flowering tea

Have a good week all!

All done: stripy crochet bag

I have to admit that I finished this two weeks ago; I’ve been waiting for the combination of time and dry weather to take photos of it! I’ve been using it almost every day – I’m not really a handbag sort of woman -and it’s holding up well, although I’m considering putting in a lining  as the holes aren’t great when you’re carrying things like keys, pens and lip balm…

stripy crochet bag

But – I’m so happy with the bag! It was fairly easy to make, although I did make one change to the pattern; if anyone else plans to make this, I found that when I was working on the main body of the bag I had to alter the pattern repeat so that I was making 4dc in the 3rd, not 4th, stitch, for the second and all subsequent pattern repeats (contact me if you want me to make that clearer!)

handles crochet bag

I also added little rosettes to the bottom of the handles. Primarily to cover the messy stitches from where I sewed the handles on, but they look nice too!

crochet bag

I used Drops Paris cotton in the following shades: Dark Purple, Petrol, Raspberry, Pistachio, Vanilla, Light Turquoise, Heather, Dark Old Pink and Light Blue Purple, with a 5mm hook. The yarn isn’t bad to work with, although as with all cotton I found my fingers beginning to ache after using it for a while – going back to work with Stylecraft DK on my blanket felt lovely! I do love the look of crocheted cotton though; the stitch definition is wonderful.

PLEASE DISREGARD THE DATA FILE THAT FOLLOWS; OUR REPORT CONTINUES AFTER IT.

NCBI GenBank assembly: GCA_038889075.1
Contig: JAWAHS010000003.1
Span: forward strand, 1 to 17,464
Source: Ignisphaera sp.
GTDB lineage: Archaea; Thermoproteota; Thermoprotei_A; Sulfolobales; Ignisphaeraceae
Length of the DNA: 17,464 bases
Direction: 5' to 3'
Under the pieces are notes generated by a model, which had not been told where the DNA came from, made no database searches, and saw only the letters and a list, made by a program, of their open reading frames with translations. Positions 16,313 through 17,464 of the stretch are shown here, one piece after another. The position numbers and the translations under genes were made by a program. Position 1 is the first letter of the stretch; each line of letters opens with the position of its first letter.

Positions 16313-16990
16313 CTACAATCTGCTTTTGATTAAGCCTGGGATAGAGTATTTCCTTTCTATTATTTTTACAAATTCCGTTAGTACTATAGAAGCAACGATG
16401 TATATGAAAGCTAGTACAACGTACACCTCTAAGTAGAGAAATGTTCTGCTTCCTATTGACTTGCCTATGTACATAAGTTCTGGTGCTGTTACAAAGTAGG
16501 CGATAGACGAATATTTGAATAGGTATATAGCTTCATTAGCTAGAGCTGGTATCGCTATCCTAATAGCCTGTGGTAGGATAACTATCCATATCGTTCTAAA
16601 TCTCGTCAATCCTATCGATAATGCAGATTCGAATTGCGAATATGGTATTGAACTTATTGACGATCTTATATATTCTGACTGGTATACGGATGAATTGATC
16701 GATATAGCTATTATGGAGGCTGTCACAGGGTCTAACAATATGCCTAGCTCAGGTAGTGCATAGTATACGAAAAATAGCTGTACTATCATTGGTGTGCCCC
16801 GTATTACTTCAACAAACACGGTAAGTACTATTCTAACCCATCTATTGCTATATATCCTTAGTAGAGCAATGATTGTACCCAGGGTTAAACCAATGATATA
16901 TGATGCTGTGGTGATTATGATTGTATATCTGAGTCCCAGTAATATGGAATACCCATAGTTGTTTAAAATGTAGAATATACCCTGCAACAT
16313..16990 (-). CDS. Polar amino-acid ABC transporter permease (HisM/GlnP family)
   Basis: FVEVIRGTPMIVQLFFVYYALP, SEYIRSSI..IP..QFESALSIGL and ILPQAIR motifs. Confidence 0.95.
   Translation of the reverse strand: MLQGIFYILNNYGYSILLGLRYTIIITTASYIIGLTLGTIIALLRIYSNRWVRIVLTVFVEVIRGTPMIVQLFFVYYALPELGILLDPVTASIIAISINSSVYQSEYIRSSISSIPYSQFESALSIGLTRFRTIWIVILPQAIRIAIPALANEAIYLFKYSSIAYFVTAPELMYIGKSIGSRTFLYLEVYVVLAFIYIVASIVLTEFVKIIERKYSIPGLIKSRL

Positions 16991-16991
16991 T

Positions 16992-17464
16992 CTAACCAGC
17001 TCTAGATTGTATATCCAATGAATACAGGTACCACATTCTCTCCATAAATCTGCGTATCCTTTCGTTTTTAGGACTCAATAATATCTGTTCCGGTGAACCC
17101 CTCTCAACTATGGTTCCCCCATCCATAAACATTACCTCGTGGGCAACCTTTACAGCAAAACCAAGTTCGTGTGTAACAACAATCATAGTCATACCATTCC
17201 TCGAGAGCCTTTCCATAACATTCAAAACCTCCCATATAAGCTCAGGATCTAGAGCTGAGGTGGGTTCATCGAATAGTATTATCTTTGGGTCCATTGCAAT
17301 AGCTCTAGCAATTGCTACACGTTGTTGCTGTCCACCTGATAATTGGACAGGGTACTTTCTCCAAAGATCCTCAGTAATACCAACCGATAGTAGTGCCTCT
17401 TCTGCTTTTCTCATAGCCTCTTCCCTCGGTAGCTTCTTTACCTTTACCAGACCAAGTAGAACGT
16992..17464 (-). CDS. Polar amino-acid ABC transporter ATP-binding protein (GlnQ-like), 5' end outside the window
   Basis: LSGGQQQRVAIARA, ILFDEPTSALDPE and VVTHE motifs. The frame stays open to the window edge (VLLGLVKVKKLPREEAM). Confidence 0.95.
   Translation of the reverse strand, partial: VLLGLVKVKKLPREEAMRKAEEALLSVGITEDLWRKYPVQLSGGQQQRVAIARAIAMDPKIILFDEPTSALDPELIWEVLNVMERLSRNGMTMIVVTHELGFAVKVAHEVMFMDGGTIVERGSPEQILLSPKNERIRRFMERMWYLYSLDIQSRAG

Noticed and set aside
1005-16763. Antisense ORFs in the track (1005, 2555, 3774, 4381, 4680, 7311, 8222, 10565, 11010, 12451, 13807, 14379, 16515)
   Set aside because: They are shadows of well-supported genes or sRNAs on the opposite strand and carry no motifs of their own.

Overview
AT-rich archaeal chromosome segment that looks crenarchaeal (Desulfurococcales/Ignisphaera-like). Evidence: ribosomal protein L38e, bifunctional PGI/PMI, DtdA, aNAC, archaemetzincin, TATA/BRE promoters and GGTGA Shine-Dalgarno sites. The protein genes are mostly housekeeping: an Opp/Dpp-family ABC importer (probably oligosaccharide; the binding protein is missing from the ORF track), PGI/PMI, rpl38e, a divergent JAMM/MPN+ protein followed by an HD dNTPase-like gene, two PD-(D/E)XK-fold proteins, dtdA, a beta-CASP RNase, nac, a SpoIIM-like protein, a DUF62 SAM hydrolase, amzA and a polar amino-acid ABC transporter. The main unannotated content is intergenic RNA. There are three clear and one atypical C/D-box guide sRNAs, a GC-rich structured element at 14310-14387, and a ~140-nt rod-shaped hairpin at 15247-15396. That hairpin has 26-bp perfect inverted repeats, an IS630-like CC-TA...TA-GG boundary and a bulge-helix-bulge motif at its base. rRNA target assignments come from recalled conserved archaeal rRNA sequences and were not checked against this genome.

Finally, I feel I should explain that I had help in photographing this today. Well, he thought he was helping… I wasn’t convinced.

stripy crochet bag and cat

52 weeks: 25/52

I’ve been so busy over the past few days that I haven’t had a chance to post here, so I’m a little late with last week’s moments of happiness!

Now this doesn’t look as tall as it is in real life!  The pile of squares for my rainbow blanket – all I need to do now is join them together…

rainbow squares

This is the first posy of sweet peas that I have picked in 2 years – last year, the slugs got to all of the plants before they’d even made it outdoors. Hurray for sweet peas – and the best bit? The more you pick them, the more you get. Perfect.

sweet peas

You can tell, even though there are patches of blue sky (international readers, this is what is known as a typical summer’s day over here) that it wasn’t the brightest of days. But there’s something about York minster that suits the gloomier weather. We had a lovely day out in York, and hardly got soaked in the rain!

york minster

That’s all for this week,  although if I’m realistic the final picture here should really be one of a jam doughnut. Seeing as we’ve already had a post full of those, I won’t add any more…but if you haven’t made any yet, do!

Homemade doughnuts with plum jam

plum jam doughnut

Today is one of those summer days when you really wonder why we keep pretending that we have different seasons in Britain…grey, gloomy and not very warm. The one thing you can say is that we might well have a scorcher tomorrow – we live in hope! Anyway, rather than getting too upset at the lack of sunshine, I took advantage of the autumnal turn, and made something I haven’t made for a couple of years – doughnuts. With the plum jam I made a week or two ago, and a dusting of lightly-spiced cinnamon sugar, they are a fantastic treat.